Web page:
Important autograph document signed "H. Berlioz" detailing costs for the first performance of the Requiem, op. 5, ca. 1837. Hector BERLIOZ.

Important autograph document signed "H. Berlioz" detailing costs for the first performance of the Requiem, op. 5, ca. 1837

1 page. Folio. In French (with translation).

Berlioz outlines fees for musicians, singers, and tuners and costs for rehearsals, composition, and copying associated with the premiere of the work.

Slightly worn; creased at folds; a few very small holes as a result of ink oxidation.

Berlioz was the leading French composer, conductor, and critic of his age.

"In many senses the Romantic movement found its fullest embodiment in him, yet he had deep Classical roots and stood apart from many manifestations of that movement. His life presents the archetypal tragic struggle of new ideas for acceptance... and though there were many who perceived greatness in his music from the beginning, his genius only came to full recognition in the 20th century." Hugh Macdonald in Grove Music Online.

Berlioz's Requiem (the Grande Messe des Morts) was first performed on December 5, 1837 at St. Louis des Invalides on the occasion of the funeral of General Danrémont.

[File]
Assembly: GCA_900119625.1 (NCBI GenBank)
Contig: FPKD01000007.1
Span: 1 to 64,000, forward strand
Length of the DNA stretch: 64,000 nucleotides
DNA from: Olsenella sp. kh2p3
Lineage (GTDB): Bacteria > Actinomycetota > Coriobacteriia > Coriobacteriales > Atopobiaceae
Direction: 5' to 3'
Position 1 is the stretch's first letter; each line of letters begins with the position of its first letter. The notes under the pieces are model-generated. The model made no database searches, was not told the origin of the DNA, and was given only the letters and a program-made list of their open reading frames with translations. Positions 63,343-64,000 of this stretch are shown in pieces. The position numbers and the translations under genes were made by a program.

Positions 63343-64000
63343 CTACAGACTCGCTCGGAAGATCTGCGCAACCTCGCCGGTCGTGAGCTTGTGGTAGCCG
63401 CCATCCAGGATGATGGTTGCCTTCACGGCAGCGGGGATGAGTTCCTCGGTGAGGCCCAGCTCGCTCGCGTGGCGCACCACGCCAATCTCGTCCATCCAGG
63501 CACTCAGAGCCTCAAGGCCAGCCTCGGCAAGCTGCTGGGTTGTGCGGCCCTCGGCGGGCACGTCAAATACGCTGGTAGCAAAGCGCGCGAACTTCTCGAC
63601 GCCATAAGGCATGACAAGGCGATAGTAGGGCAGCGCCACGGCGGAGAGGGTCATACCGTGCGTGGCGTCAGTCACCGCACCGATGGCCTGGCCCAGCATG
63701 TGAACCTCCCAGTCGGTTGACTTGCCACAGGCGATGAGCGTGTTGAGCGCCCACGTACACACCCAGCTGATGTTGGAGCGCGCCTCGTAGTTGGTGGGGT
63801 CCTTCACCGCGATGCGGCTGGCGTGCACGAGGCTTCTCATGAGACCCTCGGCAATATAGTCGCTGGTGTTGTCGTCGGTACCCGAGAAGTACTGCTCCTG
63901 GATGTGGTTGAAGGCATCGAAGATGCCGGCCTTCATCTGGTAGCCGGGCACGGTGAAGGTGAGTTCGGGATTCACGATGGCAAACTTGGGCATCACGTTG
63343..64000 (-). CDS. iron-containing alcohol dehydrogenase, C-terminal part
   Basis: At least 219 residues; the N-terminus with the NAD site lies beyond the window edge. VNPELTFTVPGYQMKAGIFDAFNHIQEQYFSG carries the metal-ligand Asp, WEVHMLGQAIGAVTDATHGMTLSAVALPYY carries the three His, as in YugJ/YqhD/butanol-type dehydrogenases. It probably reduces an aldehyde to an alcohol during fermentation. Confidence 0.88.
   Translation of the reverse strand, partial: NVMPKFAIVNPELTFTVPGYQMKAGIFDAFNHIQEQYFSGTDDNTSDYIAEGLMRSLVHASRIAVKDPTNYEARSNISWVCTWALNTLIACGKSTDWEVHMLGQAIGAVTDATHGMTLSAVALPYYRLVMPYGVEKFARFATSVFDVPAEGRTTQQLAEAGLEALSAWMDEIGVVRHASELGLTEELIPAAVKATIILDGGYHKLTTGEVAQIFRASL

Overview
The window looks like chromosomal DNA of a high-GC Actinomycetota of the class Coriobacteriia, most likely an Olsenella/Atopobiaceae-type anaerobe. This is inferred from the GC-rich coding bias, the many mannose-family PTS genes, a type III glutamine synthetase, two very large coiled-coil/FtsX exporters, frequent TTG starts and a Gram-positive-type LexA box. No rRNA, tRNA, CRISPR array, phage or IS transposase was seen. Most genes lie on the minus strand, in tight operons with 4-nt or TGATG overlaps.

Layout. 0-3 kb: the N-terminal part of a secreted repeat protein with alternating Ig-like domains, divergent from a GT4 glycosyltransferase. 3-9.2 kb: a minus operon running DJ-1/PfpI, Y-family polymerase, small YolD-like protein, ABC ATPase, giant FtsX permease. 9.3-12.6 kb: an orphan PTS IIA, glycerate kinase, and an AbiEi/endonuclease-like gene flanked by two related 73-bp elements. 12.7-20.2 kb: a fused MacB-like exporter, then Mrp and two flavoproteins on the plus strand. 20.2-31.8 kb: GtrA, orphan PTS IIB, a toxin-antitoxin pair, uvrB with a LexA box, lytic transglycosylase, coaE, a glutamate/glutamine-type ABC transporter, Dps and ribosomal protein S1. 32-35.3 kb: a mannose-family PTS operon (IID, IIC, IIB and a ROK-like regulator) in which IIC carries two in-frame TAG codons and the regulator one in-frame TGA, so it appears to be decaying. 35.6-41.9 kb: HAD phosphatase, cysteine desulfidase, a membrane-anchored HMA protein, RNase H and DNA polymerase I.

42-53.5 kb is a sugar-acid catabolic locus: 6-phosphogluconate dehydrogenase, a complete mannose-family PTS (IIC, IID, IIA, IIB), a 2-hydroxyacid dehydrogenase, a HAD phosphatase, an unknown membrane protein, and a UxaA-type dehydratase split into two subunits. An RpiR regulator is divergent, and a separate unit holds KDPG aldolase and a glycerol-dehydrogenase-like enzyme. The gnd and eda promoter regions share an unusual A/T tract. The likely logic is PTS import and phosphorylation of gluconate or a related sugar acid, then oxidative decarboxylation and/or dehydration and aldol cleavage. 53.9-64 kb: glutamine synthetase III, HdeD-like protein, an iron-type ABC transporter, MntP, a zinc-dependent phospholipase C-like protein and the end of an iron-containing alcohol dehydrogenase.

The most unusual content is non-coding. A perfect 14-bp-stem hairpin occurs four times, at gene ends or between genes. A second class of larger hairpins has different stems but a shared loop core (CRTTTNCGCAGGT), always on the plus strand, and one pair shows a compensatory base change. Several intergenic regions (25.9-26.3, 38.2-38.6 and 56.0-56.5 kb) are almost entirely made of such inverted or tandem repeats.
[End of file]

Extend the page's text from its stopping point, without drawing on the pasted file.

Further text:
"[Berlioz] admits that when the chance of composing a Requiem came his way he fell on it like a man possessed... The opportunity was a philanthropic commission set up by Gasparin, Minister of the Interior, in order to re-establish the prestige of sacred music, and Berlioz was the first to receive such a commission. It was briskly composed, in a fever of inspiration, in the summer of 1837, but as is the way with bureaucratic patronage, the performance was cancelled for political reasons after Berlioz had gone to the expense of copying the parts and engaging performers. Only after urgent appeals and persistent complaints was an excuse found for staging the performance after all: the death of a French general in the war of conquest in Algeria." "So the Requiem was first heard in the church of the Invalides... in a ceremony of pomp and grandeur which the French do with particular style. It was a stirring public occasion and although it was marred for Berlioz by the conductor Habeneck taking a pinch of snuff at the most dramatic entry of the Tuba mirum (the truth of the anecdote is disputed), it signified for him the blessing of official approval and the wider knowledge in Parisian circles of how powerful and novel his music was. No one was left in any doubt of the force and originality of Berlioz's genius..." Macdonald: Berlioz, pp. 33-4. Item #23354

Price: $11,000.00  other currencies

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